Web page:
Honor Yard lets inmates be ‘brothers’ despite race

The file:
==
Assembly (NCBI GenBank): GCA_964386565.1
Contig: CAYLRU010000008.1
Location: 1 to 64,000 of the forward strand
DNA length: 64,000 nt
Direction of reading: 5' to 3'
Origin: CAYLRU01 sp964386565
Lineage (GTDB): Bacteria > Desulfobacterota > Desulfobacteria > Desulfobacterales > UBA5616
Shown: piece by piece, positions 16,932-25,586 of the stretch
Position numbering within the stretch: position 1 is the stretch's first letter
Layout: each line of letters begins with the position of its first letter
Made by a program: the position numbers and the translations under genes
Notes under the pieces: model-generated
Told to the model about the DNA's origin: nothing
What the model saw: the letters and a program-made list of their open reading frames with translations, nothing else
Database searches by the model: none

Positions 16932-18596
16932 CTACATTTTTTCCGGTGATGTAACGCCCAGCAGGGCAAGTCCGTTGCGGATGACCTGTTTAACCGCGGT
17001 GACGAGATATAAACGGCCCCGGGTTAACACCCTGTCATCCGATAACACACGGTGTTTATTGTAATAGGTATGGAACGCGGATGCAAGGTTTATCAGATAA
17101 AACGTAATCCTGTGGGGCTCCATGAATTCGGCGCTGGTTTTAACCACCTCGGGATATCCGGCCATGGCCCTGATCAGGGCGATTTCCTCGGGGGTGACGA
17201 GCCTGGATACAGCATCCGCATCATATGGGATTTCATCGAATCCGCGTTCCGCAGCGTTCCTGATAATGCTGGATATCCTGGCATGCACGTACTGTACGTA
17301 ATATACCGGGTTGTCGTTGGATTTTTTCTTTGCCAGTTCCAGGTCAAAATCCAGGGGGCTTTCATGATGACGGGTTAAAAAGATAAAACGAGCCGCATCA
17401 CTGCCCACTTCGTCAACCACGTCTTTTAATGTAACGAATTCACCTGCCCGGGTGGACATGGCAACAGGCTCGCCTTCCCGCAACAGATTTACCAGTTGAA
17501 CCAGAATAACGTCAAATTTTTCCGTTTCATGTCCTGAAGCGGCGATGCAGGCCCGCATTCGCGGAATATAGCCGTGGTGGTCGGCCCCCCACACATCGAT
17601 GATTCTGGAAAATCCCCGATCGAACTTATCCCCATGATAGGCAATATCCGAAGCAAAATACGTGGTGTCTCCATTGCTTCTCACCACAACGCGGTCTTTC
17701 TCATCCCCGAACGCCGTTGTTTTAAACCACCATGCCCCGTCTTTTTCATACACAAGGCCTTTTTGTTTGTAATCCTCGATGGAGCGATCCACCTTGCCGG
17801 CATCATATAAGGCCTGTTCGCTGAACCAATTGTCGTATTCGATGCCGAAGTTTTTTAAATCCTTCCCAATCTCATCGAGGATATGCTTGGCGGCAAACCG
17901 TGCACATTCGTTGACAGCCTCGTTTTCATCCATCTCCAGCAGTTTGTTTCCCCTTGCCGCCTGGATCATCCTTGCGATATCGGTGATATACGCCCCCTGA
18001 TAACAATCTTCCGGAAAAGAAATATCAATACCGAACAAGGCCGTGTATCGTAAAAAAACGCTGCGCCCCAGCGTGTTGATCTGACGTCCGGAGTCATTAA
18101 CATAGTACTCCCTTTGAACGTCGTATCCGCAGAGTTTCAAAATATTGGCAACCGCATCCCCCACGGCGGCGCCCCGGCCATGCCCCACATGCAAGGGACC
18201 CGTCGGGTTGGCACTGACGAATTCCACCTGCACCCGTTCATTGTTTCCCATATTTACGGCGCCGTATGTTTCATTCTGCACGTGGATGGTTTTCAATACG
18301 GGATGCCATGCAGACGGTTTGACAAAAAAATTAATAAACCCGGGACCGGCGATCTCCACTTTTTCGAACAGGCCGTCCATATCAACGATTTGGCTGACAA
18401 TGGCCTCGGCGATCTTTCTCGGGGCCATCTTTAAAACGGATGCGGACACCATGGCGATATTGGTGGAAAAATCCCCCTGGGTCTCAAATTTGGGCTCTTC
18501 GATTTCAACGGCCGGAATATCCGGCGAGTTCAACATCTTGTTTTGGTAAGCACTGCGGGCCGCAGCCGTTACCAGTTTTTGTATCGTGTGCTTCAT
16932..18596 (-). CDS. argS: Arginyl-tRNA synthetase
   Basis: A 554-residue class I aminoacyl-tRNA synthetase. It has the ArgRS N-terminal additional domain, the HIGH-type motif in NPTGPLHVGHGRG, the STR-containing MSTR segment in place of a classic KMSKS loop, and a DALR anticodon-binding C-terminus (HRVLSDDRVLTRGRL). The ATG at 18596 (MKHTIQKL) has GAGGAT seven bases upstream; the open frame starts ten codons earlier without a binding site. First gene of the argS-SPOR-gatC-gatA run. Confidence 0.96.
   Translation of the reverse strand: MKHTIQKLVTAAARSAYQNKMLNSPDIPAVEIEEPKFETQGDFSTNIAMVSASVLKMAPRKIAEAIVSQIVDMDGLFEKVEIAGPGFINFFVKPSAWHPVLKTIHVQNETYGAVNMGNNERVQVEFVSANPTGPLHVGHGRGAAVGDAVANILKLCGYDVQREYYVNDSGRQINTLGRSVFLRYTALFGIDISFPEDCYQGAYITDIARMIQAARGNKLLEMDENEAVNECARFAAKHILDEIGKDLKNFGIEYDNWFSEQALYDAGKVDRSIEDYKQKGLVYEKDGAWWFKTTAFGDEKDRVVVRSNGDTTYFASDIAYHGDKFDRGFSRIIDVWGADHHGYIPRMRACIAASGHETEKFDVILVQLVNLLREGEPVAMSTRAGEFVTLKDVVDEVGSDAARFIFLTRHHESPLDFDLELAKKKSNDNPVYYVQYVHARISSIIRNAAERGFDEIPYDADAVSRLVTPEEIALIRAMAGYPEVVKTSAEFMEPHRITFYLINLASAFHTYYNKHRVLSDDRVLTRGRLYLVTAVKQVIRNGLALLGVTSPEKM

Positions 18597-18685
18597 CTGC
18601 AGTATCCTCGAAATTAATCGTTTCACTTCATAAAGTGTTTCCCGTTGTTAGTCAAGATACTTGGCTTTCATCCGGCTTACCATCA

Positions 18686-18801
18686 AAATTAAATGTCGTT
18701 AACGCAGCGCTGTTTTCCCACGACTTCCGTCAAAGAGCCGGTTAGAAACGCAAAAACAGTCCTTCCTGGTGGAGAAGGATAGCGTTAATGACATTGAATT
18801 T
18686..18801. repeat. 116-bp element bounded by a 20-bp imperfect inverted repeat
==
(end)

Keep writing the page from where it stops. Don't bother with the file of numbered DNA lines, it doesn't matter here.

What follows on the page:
first_imgLANCASTER – Ruben Reyes said he considers Travielle Craig to be “a brother,” their friendship cemented in their Christian faith. In most settings, an embrace after a prayer between close friends of different races would attract little attention. That Reyes, who is Hispanic, and Craig, who is black, are able to embrace openly in relative safety at a maximum-security prison, however, is unusual. Reyes and Craig are among 600 inmates assigned to the Honor Yard at California State Prison, Los Angeles County, in Lancaster. The program, which was the subject of a recent state Senate hearing, is considered among the prison system’s most impressive success stories. “The environment created by the Honor Yard Program reflects my goals of reducing violence, improving prison and public safety, and reducing recidivism,” said James E. Tilton, the state’s Corrections and Rehabilitation secretary, said in a statement. Since the program’s inception in 2000, no major violent incident has occurred among its participants. Its safety record is especially remarkable considering most of its inmates were convicted of violent crimes. Many are serving life sentences, so are not eligible for parole. Criteria for Honor Yard eligibility includes a clean disciplinary record, a commitment to avoiding gang activity, and an agreement to live drug-free. It is a deal not all inmates are willing to make. But for those who do, rewards abound. Instead of carrying concealed weapons and other contraband, Honor Guard inmates typically carry books, paint brushes and musical instruments. Many are involved in educational programs, pursuing high school equivalency and even college degrees. An art program has produced Christmas toys for needy area children, and raised more than $50,000 for local charities. Inmates participating in a Lion’s Club program refurbish eyeglasses for the indigent throughout the world. Scott Johnson, 37, who is serving life in prison for a first-degree murder conviction, said the program has fostered an environment that makes rehabilitation possible. Johnson, who said he “couldn’t draw a stick” when he entered the Honor Yard’s art program, is now an award-winning artist. “I don’t have to worry about racial politics or racial violence here,” Johnson said. “I can just focus on becoming a better person.” The Honor Yard was created by inmates, who also develop its programming. State Senate Majority Leader Gloria Romero, D-Los Angeles, recently proposed legislation that would establish the Honor Yard as a model for expansion in prisons statewide. In addition to providing rehabilitation resources, the Honor Yard benefits society, Lancaster prison spokesman Ken Lewis said, noting that the virtual elimination of violence has reduced costs associated with housing inmates, and has created a safer environment for prison employees. “In the general population yards, you have a lot of incidents because the inmates are involved in gangs, and they’ve got a lot of contraband in their possession,” Lewis said. “Here, those numbers are very low.” Kacey Ephriam, 35, who will spend the rest of his life behind bars for a kidnapping and murder committed when he was 17, said the Honor Yard offers him a better life. “You get a chance to understand life,” he said. “It basically teaches you how to get along with others, and learn other cultures.” For Reyes, being able to live in harmony with inmates of other races was among the reasons he sought out the Honor Yard. Before joining the Honor Yard, Reyes and Craig were active gang members separated along racial lines, as is nearly the entire state prison inmate population. Reyes, 42, is a third-striker serving a 77-year-sentence for armed robbery and assault with a deadly weapon. Craig, 33, is serving life without parole for a murder committed during the chaos of the 1992 Los Angeles riots. “This is how it should be,” Reyes said. “I’m a Christian, and this is my brother. After we pray, we hug each other.” [email protected] (661) 267-7802 160Want local news?Sign up for the Localist and stay informed Something went wrong. Please try again.subscribeCongratulations! You’re all set!last_img

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